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Key Features of Plaque Psoriasis:

  • Plaque psoriasis appears as thick, red, inflammatory areas of skin coated with silvery white scales. These plaques vary in size and can combine to produce bigger patches.
  • Plaque psoriasis primarily affects the scalp, elbows, knees, lower back, and buttocks. However, it can erupt anywhere on the body, including the nails and genitals.
  • Plaque psoriasis is a persistent autoimmune disease that has no treatment. However, numerous therapies can help to control symptoms and enhance quality of life.
  • Plaque psoriasis can intensify (flare up) and then quiet down. Stress, illnesses, certain drugs, and changes in weather can all cause flare-ups.

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Similarities Between Guttate Psoriasis and Plaque Psoriasis

  • Guttate and plaque psoriasis are autoimmune illnesses in which the body's immune system attacks healthy skin cells, causing inflammation and aberrant cell development.
  • Both varieties of psoriasis are chronic illnesses, which means they are long-term and can recur over time, though the frequency and severity of flare-ups might differ across people.
  • Guttate psoriasis and plaque psoriasis both result in red, inflamed patches of skin that can be itchy, painful, or uncomfortable depending on the individual's symptoms and the degree of the illness.
  • While the particular treatments may differ, both guttate and plaque psoriasis may be controlled using a range of methods aimed at lowering inflammation, regulating symptoms, and preventing flare-ups. Topical medicines, phototherapy, oral drugs, biologic agents, and lifestyle changes are all possible options.

Guttate Psoriasis and Plaque Psoriasis are both skin disorders characterised by red, inflammatory areas, although they differ in appearance and progression. The most prevalent kind of psoriasis is plaque psoriasis, which causes thick, silvery scaled plaques on the elbows, knees, scalp, and lower back. Guttate Psoriasis, which is frequently provoked by infections, manifests as tiny, teardrop-shaped lesions on the body, limbs, and scalp. While Guttate Psoriasis often resolves after a few weeks, it can reoccur and, in some situations, progress to persistent Plaque Psoriasis.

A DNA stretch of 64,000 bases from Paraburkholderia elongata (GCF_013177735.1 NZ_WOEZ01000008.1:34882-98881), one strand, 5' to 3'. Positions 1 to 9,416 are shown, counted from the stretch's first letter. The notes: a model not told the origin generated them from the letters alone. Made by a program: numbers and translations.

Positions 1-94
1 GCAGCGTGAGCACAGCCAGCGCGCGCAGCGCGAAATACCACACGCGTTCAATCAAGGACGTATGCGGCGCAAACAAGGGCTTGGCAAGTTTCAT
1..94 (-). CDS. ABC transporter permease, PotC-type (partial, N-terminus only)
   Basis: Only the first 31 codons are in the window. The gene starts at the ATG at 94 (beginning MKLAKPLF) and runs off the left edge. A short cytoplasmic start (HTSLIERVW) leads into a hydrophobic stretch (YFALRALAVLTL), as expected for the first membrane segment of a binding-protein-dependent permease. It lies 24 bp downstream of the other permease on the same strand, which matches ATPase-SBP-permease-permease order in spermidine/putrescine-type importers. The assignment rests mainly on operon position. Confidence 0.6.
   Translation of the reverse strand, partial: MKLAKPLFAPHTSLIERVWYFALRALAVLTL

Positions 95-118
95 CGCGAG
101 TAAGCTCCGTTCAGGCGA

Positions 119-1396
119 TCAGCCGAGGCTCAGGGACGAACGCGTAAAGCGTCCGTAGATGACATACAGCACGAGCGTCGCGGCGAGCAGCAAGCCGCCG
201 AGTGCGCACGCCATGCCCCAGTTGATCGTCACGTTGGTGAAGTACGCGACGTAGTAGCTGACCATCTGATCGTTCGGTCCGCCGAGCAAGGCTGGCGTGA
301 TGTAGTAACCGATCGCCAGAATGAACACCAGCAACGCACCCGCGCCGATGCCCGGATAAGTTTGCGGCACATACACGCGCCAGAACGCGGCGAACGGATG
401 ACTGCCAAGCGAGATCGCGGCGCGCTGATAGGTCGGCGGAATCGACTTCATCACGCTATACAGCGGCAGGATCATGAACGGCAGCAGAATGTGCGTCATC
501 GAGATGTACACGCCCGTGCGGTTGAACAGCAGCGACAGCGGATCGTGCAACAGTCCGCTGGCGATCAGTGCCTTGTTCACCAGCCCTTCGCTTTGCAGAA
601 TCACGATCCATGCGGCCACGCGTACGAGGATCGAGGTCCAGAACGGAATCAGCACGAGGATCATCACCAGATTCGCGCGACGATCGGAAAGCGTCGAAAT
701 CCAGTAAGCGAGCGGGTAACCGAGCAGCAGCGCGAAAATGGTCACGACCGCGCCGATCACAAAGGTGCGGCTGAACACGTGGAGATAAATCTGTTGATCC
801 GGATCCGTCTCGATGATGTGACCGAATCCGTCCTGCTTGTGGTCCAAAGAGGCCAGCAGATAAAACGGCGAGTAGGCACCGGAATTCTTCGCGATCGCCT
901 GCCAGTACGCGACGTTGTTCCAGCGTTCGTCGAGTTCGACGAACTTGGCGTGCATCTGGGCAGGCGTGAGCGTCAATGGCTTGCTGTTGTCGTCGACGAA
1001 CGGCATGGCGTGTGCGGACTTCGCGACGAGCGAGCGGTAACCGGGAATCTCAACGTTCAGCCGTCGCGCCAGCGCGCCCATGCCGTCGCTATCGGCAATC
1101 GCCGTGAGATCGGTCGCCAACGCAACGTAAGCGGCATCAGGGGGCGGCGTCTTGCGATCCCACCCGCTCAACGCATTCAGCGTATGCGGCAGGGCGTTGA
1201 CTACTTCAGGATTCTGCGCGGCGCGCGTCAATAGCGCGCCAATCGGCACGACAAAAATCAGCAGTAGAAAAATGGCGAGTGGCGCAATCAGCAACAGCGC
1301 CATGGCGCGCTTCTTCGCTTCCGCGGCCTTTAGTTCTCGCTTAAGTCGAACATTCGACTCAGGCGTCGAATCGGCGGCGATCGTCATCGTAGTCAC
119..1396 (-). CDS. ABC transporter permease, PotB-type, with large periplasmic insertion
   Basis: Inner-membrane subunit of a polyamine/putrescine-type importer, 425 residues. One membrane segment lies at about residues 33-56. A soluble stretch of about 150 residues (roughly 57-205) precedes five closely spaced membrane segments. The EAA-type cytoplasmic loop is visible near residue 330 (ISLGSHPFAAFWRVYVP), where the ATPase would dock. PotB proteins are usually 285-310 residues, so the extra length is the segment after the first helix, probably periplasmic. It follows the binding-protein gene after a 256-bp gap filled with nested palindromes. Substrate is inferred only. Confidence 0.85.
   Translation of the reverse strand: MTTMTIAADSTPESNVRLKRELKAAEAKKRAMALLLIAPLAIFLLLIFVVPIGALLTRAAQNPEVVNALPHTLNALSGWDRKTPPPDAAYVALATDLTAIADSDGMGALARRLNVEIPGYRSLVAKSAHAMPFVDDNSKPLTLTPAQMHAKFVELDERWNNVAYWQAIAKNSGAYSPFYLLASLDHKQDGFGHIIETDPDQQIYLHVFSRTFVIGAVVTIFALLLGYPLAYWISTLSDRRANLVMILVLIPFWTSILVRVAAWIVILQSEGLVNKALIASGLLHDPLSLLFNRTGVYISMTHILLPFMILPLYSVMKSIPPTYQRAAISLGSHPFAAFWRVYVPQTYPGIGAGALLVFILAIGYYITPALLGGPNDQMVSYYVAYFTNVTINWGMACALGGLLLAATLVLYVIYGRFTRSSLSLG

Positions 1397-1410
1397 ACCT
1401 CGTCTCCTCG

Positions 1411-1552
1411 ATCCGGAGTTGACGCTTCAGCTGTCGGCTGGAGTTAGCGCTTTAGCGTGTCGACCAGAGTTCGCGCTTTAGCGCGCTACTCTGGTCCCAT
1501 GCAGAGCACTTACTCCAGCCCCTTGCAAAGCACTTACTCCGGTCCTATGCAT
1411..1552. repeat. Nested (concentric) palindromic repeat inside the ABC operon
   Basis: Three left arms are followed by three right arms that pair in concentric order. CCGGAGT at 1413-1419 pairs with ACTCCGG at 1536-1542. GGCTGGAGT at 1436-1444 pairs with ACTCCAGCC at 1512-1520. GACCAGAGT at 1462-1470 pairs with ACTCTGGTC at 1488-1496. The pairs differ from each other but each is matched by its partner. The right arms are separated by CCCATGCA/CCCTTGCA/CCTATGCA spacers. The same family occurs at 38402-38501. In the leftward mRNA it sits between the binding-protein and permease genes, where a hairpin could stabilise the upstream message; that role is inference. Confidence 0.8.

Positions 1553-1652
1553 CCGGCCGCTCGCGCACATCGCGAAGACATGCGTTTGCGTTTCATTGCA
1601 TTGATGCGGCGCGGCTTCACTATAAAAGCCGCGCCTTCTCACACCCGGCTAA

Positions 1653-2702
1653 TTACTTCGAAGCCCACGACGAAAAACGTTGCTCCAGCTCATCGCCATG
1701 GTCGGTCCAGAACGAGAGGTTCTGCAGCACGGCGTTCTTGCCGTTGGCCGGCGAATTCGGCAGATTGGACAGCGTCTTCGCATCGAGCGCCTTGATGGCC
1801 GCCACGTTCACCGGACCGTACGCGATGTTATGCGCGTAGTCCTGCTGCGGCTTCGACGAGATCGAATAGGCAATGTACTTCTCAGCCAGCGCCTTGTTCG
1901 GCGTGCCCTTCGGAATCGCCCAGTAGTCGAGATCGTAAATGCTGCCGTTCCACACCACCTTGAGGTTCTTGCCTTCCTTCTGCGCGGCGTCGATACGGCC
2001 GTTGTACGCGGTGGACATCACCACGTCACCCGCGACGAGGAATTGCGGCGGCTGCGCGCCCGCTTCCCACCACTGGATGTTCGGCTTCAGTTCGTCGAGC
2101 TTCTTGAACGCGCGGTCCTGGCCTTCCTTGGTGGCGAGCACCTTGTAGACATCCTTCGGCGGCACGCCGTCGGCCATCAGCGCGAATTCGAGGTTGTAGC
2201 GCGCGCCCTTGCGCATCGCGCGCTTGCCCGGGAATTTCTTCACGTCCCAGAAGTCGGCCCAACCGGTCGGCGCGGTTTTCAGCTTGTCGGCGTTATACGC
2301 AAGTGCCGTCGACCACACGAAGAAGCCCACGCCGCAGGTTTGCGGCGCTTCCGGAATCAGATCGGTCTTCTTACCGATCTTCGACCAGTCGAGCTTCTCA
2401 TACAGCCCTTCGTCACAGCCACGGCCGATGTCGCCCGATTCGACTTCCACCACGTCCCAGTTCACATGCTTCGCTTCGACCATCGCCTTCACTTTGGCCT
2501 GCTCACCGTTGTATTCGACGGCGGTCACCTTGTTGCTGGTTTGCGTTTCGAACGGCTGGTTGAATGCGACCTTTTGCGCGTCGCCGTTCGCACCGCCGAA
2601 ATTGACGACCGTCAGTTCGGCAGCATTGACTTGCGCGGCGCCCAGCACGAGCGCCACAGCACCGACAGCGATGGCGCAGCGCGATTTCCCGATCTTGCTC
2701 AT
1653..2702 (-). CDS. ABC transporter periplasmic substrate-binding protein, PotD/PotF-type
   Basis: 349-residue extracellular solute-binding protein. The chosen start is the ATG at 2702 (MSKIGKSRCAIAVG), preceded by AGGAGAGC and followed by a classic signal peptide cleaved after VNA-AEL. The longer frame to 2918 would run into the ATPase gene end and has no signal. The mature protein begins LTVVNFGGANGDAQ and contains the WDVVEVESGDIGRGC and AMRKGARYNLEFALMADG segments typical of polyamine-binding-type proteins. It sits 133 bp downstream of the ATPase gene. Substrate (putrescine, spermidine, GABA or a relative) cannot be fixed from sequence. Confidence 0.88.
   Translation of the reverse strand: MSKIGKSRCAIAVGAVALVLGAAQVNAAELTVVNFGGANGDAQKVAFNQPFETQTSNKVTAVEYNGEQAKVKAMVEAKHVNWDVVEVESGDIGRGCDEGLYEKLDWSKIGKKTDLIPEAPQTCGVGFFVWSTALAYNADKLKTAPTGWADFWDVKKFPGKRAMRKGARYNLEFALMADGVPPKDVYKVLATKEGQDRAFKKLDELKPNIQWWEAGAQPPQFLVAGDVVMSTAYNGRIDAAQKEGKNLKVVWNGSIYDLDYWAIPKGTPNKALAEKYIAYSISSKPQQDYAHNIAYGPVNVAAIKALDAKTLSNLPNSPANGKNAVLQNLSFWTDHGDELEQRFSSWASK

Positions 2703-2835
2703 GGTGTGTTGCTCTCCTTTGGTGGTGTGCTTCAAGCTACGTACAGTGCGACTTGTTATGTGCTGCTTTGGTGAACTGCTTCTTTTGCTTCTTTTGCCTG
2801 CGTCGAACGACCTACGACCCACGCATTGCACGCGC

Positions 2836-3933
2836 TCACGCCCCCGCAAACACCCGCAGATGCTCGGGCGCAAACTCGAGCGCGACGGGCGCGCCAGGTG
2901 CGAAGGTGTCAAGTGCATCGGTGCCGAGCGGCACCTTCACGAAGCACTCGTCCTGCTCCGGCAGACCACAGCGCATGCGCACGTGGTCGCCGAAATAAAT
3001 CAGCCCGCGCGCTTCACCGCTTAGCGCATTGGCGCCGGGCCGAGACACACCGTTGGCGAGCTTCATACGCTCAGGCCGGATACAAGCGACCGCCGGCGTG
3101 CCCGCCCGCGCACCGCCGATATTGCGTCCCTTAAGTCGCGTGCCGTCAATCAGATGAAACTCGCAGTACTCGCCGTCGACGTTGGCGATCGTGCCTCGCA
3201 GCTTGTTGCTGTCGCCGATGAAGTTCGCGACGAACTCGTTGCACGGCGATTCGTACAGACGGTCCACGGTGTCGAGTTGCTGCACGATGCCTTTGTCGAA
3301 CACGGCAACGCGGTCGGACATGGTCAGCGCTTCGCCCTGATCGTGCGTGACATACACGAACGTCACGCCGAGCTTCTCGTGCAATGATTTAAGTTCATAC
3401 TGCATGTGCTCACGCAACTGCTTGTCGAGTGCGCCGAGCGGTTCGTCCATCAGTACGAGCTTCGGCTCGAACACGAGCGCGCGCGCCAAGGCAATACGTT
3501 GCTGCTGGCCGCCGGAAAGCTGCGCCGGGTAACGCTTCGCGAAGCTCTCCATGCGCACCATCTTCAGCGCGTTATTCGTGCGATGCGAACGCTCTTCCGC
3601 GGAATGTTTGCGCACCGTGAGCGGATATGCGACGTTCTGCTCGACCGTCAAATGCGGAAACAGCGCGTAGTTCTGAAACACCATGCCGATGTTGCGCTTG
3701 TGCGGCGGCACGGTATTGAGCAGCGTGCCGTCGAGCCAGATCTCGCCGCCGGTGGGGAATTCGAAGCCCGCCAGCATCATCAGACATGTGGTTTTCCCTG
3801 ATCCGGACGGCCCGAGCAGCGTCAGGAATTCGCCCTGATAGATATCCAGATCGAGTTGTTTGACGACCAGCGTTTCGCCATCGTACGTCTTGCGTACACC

What is Guttate Psoriasis, and how does it differ from Plaque Psoriasis?

Guttate Psoriasis is a type of psoriasis characterized by small, red, scaly lesions that typically appear on the trunk, arms, or legs. It often develops suddenly, usually after a bacterial infection such as strep throat. On the other hand, Plaque Psoriasis is the most common form, marked by thick, raised, red patches covered with silvery scales. While Guttate Psoriasis manifests in smaller lesions scattered across the body, Plaque Psoriasis tends to form larger, more defined patches.

Are there any similarities between Guttate Psoriasis and Plaque Psoriasis?

Yes, both Guttate and Plaque Psoriasis are chronic autoimmune conditions caused by the rapid turnover of skin cells, leading to inflammation and the formation of lesions. Additionally, they share similarities in genetic predisposition and triggers such as stress, infections, and certain medications.

What are the distinguishing features of Guttate Psoriasis?

Guttate Psoriasis is characterized by its sudden onset, often following a bacterial infection. The lesions are small, round, and scaly, resembling drops of water, hence the name "guttate," derived from the Latin word for "drop." Unlike Plaque Psoriasis, Guttate Psoriasis lesions are typically not as thick or extensive and may clear up on their own over time.

How does Plaque Psoriasis differ from Guttate Psoriasis in terms of appearance?

Plaque Psoriasis presents as thick, raised patches of red skin covered with silvery scales, known as plaques. These plaques can vary in size and shape and often appear on the elbows, knees, scalp, and lower back. In contrast, Guttate Psoriasis lesions are smaller, less raised, and tend to be more widespread across the body.

Can Guttate Psoriasis progress into Plaque Psoriasis?

While Guttate Psoriasis typically resolves on its own within a few weeks to months, in some cases, individuals may develop Plaque Psoriasis later in life. However, not everyone with Guttate Psoriasis will go on to develop Plaque Psoriasis, as the conditions can manifest independently.